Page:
To fill you in we have helped lead the holiday club at church. It was a good week, lots of laughter, games, crafts and chatting faith. T had some friends from school with her in her group which she enjoyed. For the first time A was a young leader, he was good at it… and even became the model for his groups technicolour Joseph coat.

Then we rushed our packing and set off to New wine, the Christian conference we go to each summer. This year we experienced our very own miracle – for the first time T went to every session of her age group meeting with the support of our place (new wine’s inclusion stream) which in turn meant I could go to every single morning session and seminar. That was such a blessing. Great grounded teaching from Jo Saxton about us being ordinary people in the hands and purposes of our extraordinary God. Refreshing worship and real encounters with God. Encouragement and challenge and opportunity for prayer ministry.

New wine is always about community. A practical reminder that I cannot, and am not meant to be able to do it all alone. I am made to live in interdependence with others in my community and the family of God. It is so easy to find myself, in the middle of the kinds of chaos we have in our family life wanting to withdraw and somehow protect myself and children from perceived judgement or misunderstanding from others. I really need regular reminders of how much I need others, of how I am not made to do this in isolation – however difficult that sometimes feels.

And this week we continue with community, camping with my sister & her kids. It’s great to share parenting, meeting the kids needs and enjoying time with them and each other. As a result of my planning ahead I signed us up to the RSPB wild challenge and that has steered us through some lovely nature based activities (that I brought a few bits to help us be prepared for) that we have had fun with. We have stargazer Found wierd and wonderful many legged sea creatures in rockpools and made art from leaves. There has also been a soggy beach visit! A surprise meet up with friends at a castle! Unexpected cuddles with cornsnakes and meercats. And a very very steep uphill walk or two. (Plus lots of biscuits & chocolate into the mix!)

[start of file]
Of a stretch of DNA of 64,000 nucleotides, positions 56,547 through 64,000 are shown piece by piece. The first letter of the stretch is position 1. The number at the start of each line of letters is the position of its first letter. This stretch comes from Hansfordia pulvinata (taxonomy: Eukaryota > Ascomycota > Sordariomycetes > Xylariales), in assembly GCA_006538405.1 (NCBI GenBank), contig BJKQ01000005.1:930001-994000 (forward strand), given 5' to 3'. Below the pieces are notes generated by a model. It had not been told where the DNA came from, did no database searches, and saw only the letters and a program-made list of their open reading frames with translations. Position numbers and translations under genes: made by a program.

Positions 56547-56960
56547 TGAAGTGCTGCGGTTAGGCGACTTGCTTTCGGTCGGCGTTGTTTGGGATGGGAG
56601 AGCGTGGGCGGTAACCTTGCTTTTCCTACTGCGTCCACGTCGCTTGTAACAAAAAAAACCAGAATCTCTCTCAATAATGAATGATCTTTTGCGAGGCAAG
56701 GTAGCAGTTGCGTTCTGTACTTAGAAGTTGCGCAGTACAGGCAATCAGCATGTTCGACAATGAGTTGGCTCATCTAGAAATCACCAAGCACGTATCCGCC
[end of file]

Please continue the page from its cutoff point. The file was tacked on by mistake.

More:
Ps 18v29

 

 

 

planning for holidays

IMG_20180711_111754477

The summer holidays are nearly here!!!

(I say, half excited half terrified!)

It’s altogether a little bit overwhelming at the moment for the Porter family. The heat has been incredibly intense for us – keeping cool in hot weather brings with it particular sensory challenges. Noisy fans, different from usual clothes, sun cream, extreme brightness, open windows (noise we don’t usually hear in the house, insects coming in)… Of course it also gives us sensory opportunities to enjoy – I have written before about some of our favourite hot weather sensory activities – and we also discovered ‘skidding ice cubes with kittens’ this week too.

We are also near the end of term so there are lots of extras going on, each an exciting new challenge which is tiring for all of us. And there are more in the next week too – services, concerts, parties and BBQ’s.

img_20180704_151927317_burst000_cover_top.jpg

Do you like to plan ahead for school holidays, or do you prefer the freedom to be spontaneous? I am so looking forward to the pressure of the school mornings being lifted, but I do not like the thought of no routine at all – if I feel we need a day without any structure at all it has to be planned ahead for! And we call it a pj day – then it has expectations and routines all of its own! The first three weeks we have planned for us: the church holiday club (all of us involved either as leaders, young leaders or part of a group), then straight to New Wine summer conference followed by holiday in our usual campsite. Each of those weeks has their own order and lists, usual things to pack, play and do.

When we get back we have some time based at home, Andrew will be back at work and I will be balancing our need for ‘down time’ – lots of time for special interests; family together time – maybe a familiar outing or two; get together with friends; and getting us prepared for a new term – lots of questions, worries, fact finding and getting used to new uniform (not to mention the dreaded shoe shopping!).

I usually find it helpful to have ‘ready to go’ crafts, and games all to hand before the lack of routine (and anxiety) makes it almost impossible to plan and prepare anything.

20170811_172858

Here are some of my favourite go-to sites:

I love the ideas and printables on RedTedArt – great ideas for activities and crafts with everyday things, bookmarks and models to print and make.

A lovely list of (mostly) no prep outdoor ideas with notimeforflashcards

Always lots of new fun meaningful ideas with flamecreativekids

I will be busy collecting ideas I find on one of my pinterest boards

 

 

 

counting chickenpox